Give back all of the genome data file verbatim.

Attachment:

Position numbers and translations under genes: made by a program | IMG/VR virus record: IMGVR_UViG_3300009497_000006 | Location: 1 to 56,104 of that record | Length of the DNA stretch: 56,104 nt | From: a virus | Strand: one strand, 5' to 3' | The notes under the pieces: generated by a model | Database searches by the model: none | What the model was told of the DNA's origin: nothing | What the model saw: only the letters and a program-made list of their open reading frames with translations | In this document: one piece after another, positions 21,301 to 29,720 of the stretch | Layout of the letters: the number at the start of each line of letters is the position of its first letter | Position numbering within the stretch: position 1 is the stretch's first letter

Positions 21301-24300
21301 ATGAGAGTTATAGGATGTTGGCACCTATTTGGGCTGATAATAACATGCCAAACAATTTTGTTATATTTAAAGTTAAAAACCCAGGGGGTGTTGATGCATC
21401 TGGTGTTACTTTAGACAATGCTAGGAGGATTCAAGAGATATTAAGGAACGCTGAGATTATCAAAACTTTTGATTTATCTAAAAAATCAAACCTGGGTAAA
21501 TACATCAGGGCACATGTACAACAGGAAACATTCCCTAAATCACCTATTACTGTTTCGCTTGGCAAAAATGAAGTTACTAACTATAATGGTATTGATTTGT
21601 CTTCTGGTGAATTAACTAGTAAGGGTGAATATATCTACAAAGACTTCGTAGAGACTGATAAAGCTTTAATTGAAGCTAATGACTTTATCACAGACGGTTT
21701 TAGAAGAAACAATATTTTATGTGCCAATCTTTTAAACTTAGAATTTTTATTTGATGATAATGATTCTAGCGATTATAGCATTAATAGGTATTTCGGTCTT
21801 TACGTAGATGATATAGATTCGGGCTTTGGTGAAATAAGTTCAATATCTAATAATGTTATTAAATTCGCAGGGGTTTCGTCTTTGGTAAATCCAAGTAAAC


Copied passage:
Position numbers and translations under genes: made by a program | IMG/VR virus record: IMGVR_UViG_3300009497_000006 | Location: 1 to 56,104 of that record | Length of the DNA stretch: 56,104 nt | From: a virus | Strand: one strand, 5' to 3' | The notes under the pieces: generated by a model | Database searches by the model: none | What the model was told of the DNA's origin: nothing | What the model saw: only the letters and a program-made list of their open reading frames with translations | In this document: one piece after another, positions 21,301 to 29,720 of the stretch | Layout of the letters: the number at the start of each line of letters is the position of its first letter | Position numbering within the stretch: position 1 is the stretch's first letter

Positions 21301-24300
21301 ATGAGAGTTATAGGATGTTGGCACCTATTTGGGCTGATAATAACATGCCAAACAATTTTGTTATATTTAAAGTTAAAAACCCAGGGGGTGTTGATGCATC
21401 TGGTGTTACTTTAGACAATGCTAGGAGGATTCAAGAGATATTAAGGAACGCTGAGATTATCAAAACTTTTGATTTATCTAAAAAATCAAACCTGGGTAAA
21501 TACATCAGGGCACATGTACAACAGGAAACATTCCCTAAATCACCTATTACTGTTTCGCTTGGCAAAAATGAAGTTACTAACTATAATGGTATTGATTTGT
21601 CTTCTGGTGAATTAACTAGTAAGGGTGAATATATCTACAAAGACTTCGTAGAGACTGATAAAGCTTTAATTGAAGCTAATGACTTTATCACAGACGGTTT
21701 TAGAAGAAACAATATTTTATGTGCCAATCTTTTAAACTTAGAATTTTTATTTGATGATAATGATTCTAGCGATTATAGCATTAATAGGTATTTCGGTCTT
21801 TACGTAGATGATATAGATTCGGGCTTTGGTGAAATAAGTTCAATATCTAATAATGTTATTAAATTCGCAGGGGTTTCGTCTTTGGTAAATCCAAGTAAAC